The second stage of the parliamentary elections in Lithuania ended on October 25 (the first took place on October 11), as a result of which a new Seimas will be finally formed.
As expected, the main confrontation unfolded between the current ruling party, the Union of Peasants and Greens of Lithuania (Lietuvos valstiečių ir žaliųjų sąjunga, LVŽS), and the opposition force, the Union of the Fatherland - Lithuanian Christian Democrats .
Speaking of Lithuanian politics, it is worth remembering that no pro-Russian forces can be found among the country's leading parties.
However, the current government, primarily the Union of Peasants and Greens of Lithuania, has been known for trying to establish relations with Russia, while the opposition is prone to tougher opposition to the Kremlin.
And it is the opposition that has a chance to form a new government.
The pandemic has left its mark on the election race.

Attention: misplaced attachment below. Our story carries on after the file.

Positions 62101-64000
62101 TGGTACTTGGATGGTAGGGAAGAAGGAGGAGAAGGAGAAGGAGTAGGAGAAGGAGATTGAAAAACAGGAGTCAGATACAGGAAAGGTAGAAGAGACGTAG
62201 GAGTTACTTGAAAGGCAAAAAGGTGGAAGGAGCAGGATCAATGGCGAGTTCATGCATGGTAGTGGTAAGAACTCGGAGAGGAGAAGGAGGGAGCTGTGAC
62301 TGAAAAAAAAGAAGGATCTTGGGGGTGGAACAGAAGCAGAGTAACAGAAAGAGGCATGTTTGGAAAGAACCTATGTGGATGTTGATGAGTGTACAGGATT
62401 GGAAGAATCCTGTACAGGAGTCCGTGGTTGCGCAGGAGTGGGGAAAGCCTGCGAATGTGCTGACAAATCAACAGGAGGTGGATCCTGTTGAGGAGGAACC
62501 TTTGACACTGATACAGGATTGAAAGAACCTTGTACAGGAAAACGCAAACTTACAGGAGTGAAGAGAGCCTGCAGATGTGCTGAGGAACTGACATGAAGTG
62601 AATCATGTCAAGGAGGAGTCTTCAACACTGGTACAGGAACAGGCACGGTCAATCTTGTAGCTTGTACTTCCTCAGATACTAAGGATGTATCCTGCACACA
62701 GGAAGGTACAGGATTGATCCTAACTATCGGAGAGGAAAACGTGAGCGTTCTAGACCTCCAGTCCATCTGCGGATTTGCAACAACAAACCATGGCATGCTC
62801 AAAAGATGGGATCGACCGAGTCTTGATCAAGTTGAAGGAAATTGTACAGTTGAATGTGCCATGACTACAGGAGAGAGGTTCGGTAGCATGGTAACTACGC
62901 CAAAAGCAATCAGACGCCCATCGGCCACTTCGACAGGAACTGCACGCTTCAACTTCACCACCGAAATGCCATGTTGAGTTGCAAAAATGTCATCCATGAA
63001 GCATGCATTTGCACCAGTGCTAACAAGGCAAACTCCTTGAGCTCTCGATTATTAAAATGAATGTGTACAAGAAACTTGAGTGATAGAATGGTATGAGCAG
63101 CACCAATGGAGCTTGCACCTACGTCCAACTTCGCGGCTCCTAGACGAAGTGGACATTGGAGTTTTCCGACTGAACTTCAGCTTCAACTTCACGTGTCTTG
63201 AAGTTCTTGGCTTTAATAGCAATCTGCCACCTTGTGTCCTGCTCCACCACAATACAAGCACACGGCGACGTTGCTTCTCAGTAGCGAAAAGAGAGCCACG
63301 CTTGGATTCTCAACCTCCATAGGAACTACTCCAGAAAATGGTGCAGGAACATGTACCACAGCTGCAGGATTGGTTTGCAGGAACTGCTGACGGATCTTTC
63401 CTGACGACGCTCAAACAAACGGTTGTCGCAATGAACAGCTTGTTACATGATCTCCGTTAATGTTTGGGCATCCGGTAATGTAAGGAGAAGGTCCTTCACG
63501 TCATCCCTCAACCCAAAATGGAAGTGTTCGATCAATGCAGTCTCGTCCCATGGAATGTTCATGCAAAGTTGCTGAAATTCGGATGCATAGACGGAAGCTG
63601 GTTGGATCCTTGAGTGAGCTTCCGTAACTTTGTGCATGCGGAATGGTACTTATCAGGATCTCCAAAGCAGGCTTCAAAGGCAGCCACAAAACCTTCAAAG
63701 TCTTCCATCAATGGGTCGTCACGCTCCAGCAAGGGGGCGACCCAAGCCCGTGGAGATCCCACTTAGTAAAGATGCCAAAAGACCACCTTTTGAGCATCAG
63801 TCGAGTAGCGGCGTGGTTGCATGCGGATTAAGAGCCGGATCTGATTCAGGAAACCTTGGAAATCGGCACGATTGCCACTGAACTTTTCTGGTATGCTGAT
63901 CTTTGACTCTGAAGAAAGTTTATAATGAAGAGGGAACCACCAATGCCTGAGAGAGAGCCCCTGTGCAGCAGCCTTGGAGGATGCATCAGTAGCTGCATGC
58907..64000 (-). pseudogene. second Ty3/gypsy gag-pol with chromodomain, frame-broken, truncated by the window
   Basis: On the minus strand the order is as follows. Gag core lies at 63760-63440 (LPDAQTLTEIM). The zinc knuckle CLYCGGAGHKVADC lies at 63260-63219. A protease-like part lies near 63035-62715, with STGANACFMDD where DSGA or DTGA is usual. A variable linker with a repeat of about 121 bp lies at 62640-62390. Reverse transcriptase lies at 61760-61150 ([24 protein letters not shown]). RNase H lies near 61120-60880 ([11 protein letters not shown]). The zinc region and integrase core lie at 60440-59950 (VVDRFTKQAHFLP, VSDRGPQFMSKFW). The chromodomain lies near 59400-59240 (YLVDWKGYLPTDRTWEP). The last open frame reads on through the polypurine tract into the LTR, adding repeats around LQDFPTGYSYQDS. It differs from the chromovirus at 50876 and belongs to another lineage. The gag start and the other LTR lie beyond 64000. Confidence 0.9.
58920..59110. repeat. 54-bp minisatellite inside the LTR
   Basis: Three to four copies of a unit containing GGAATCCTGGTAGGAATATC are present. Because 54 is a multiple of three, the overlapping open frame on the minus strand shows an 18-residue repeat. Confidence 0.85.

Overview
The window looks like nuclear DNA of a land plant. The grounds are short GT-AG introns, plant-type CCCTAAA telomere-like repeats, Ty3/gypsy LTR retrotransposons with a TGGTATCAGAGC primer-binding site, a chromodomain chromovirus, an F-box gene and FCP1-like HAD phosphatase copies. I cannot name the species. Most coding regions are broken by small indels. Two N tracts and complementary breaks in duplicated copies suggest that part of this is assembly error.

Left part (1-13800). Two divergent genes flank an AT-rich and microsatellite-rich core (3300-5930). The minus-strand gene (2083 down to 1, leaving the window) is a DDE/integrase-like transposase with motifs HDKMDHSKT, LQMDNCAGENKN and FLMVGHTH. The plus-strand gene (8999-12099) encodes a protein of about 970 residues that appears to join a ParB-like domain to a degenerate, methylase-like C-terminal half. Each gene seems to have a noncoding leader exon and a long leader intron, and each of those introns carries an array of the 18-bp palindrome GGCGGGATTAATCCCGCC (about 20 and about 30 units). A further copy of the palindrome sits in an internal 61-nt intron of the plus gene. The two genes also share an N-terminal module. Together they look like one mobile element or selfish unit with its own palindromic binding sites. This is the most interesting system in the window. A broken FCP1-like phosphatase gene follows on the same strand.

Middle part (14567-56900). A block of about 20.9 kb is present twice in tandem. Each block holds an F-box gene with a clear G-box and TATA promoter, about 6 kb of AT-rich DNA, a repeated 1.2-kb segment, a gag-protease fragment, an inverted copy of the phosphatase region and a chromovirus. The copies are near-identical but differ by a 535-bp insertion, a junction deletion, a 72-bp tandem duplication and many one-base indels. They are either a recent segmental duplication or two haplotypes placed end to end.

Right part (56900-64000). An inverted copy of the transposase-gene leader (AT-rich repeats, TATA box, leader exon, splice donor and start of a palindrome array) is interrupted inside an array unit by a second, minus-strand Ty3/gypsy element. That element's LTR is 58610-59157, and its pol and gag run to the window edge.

Although the total number of Lithuanians infected with COVID-19 does not yet exceed 10,000, and the mortality rate is one of the lowest in the EU, Lithuanians are concerned about the economic downturn (4% GDP decline in the second quarter of this year) and a rapid rise in unemployment.
The coronavirus also affected the election process itself.
One of the innovations was early voting, which lasted several days in a row until the main date, both before the first and before the second round of elections. A similar decision was made in order to avoid overcrowding at polling stations.
Another innovation is the creation of a special drive-in section, where everyone could cast their vote without leaving their own car.
The authorities also had to create appropriate conditions for those who wanted to exercise their right to express their will but were in isolation or suffering from coronavirus during the election.